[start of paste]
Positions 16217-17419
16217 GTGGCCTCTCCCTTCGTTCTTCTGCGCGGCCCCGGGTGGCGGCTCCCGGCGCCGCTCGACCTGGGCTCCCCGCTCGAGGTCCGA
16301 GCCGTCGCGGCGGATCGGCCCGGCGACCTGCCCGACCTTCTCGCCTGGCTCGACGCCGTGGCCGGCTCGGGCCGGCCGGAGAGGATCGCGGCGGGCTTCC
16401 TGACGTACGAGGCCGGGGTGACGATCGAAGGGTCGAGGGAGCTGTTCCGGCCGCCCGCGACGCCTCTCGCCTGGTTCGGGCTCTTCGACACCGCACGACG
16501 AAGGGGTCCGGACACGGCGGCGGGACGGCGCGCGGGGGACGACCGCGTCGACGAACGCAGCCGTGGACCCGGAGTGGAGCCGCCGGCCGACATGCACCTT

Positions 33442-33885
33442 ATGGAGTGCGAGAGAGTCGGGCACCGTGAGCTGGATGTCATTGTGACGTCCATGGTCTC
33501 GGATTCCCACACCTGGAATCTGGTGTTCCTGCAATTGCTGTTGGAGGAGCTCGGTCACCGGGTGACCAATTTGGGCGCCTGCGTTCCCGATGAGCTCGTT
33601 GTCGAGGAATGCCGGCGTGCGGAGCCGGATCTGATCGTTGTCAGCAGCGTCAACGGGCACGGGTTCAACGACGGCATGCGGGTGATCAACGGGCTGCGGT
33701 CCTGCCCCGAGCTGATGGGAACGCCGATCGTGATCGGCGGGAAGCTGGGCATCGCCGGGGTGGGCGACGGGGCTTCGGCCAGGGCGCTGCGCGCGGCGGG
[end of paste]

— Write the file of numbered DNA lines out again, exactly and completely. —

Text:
Positions 16217-17419
16217 GTGGCCTCTCCCTTCGTTCTTCTGCGCGGCCCCGGGTGGCGGCTCCCGGCGCCGCTCGACCTGGGCTCCCCGCTCGAGGTCCGA
16301 GCCGTCGCGGCGGATCGGCCCGGCGACCTGCCCGACCTTCTCGCCTGGCTCGACGCCGTGGCCGGCTCGGGCCGGCCGGAGAGGATCGCGGCGGGCTTCC
16401 TGACGTACGAGGCCGGGGTGACGATCGAAGGGTCGAGGGAGCTGTTCCGGCCGCCCGCGACGCCTCTCGCCTGGTTCGGGCTCTTCGACACCGCACGACG
16501 AAGGGGTCCGGACACGGCGGCGGGACGGCGCGCGGGGGACGACCGCGTCGACGAACGCAGCCGTGGACCCGGAGTGGAGCCGCCGGCCGACATGCACCTT

Positions 33442-33885
33442 ATGGAGTGCGAGAGAGTCGGGCACCGTGAGCTGGATGTCATTGTGACGTCCATGGTCTC
33501 GGATTCCCACACCTGGAATCTGGTGTTCCTGCAATTGCTGTTGGAGGAGCTCGGTCACCGGGTGACCAATTTGGGCGCCTGCGTTCCCGATGAGCTCGTT
33601 GTCGAGGAATGCCGGCGTGCGGAGCCGGATCTGATCGTTGTCAGCAGCGTCAACGGGCACGGGTTCAACGACGGCATGCGGGTGATCAACGGGCTGCGGT
33701 CCTGCCCCGAGCTGATGGGAACGCCGATCGTGATCGGCGGGAAGCTGGGCATCGCCGGGGTGGGCGACGGGGCTTCGGCCAGGGCGCTGCGCGCGGCGGG